Our personal well-being is more than twice as sensitive to economic decline as it is to economic growth, according to a study published in the May 2018 edition of The Review of Economics and Statistics.
The study contributes to a growing body of research that indicates bad news hits people harder than good news. For instance, in 1979 groundbreaking behavioral scientists Daniel Kahneman and Amos Tversky wrote that “the aggravation that one experiences in losing a sum of money appears to be greater than the pleasure associated with gaining the same amount.” And in a three-year field study on workplace engagement and productivity, researchers Teresa Amabile and Steve Kramer found that the negative effect of a setback at work is up to three times as strong as the positive effect of progress.
In the new study, a team of economists, led by Jan-Emmanuel De Neve, set out to find out how macroeconomic upturns and downturns affect people individually. To do that, they analyzed several years’ worth of data from three large datasets: the Eurobarometer (a series of face-to-face surveys conducted across all 28 European member states); the Gallup World Poll (a survey of more than 1,000 individuals representing more than 160 countries covering issues that include employment, happiness and well-being); and the U.S. Behavioral Risk Factor Surveillance System (a telephone survey, run by the U.S. Centers for Disease Control and Prevention, that collects state-level data about health-related risk behaviors). They compared the survey responses against macroeconomic data from the World Bank, the International Monetary Fund, the Organization for Economic Cooperation and Development (OECD) and the U.S. Bureau of Economic Analysis.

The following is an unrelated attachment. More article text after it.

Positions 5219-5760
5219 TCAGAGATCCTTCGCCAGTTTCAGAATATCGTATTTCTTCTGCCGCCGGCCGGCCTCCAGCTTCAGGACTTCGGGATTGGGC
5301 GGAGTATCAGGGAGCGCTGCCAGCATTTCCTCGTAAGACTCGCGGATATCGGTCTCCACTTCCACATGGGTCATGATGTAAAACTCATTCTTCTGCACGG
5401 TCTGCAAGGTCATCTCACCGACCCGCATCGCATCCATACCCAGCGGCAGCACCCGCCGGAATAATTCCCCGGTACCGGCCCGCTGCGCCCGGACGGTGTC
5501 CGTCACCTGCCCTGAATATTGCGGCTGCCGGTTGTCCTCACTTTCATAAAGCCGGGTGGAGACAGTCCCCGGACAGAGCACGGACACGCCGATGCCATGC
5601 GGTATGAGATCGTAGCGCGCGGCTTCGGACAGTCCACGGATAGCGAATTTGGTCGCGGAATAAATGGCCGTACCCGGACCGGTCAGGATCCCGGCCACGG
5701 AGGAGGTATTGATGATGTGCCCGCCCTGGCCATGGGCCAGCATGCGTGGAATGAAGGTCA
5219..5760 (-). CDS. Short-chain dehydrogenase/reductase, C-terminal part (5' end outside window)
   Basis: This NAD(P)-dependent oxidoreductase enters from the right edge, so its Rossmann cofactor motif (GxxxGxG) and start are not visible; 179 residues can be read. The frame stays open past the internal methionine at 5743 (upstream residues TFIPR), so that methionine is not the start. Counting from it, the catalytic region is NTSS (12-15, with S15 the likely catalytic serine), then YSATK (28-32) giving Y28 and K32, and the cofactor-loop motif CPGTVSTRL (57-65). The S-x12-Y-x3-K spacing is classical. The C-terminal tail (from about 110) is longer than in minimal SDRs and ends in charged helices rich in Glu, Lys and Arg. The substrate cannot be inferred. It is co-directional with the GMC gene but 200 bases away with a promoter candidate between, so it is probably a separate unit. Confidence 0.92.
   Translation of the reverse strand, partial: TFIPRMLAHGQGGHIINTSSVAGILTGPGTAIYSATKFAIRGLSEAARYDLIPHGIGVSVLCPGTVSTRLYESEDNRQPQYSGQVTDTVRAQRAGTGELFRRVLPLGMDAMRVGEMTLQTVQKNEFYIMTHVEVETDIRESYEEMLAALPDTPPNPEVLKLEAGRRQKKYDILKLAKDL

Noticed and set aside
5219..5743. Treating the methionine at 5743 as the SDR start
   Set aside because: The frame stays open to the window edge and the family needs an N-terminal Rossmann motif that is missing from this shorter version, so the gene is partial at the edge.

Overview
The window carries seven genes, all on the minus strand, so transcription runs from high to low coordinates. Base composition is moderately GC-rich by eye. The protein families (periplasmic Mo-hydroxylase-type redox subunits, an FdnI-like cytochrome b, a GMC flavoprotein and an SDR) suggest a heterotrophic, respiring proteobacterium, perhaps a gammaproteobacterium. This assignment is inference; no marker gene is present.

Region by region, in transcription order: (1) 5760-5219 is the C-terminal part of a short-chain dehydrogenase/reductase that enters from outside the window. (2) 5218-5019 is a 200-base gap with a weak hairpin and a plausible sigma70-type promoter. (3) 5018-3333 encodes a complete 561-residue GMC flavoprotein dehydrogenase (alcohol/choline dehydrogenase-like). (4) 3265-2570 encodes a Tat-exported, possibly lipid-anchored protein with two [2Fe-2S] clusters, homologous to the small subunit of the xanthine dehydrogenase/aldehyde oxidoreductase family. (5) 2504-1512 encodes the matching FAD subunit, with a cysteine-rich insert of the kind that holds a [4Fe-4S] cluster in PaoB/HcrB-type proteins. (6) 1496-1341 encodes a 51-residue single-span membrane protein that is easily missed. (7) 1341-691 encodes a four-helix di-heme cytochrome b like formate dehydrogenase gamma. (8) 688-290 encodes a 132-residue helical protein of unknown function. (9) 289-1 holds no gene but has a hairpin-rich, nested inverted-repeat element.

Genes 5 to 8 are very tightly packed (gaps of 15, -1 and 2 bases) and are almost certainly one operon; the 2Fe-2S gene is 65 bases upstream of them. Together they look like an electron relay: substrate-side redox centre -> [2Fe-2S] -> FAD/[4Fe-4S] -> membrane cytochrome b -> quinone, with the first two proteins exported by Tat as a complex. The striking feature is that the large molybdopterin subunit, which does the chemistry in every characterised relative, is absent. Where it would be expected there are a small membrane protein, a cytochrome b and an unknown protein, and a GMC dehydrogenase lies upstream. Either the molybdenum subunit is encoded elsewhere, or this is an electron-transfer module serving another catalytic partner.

Here are some of their key takeaways:
- Across all three data sets, “subjective well-being is more sensitive to decreases in national income than it is to equivalent increases.”
- It takes a bigger upturn to reverse the personal impact of a smaller downturn. “The results from the three data sets would suggest that some 2 percent to 6 percent of economic growth would be required to offset just 1 percent of economic contraction,” the authors write.
- A rising unemployment rate was associated with a reduction in personal well-being.
- The researchers suggest that policy discussions should consider not only the benefits of economic growth, but also the psychological toll of economic recessions. “Our work suggests a need for nuanced growth policies and the careful use of economic growth data when considering welfare effects in terms of well-being.”
Interested in research on happiness? We have write-ups on research showing how the internet makes senior citizens happier; that workers with windows in their offices are happier than workers with windowless offices; and that as incomes rise, so do expectations.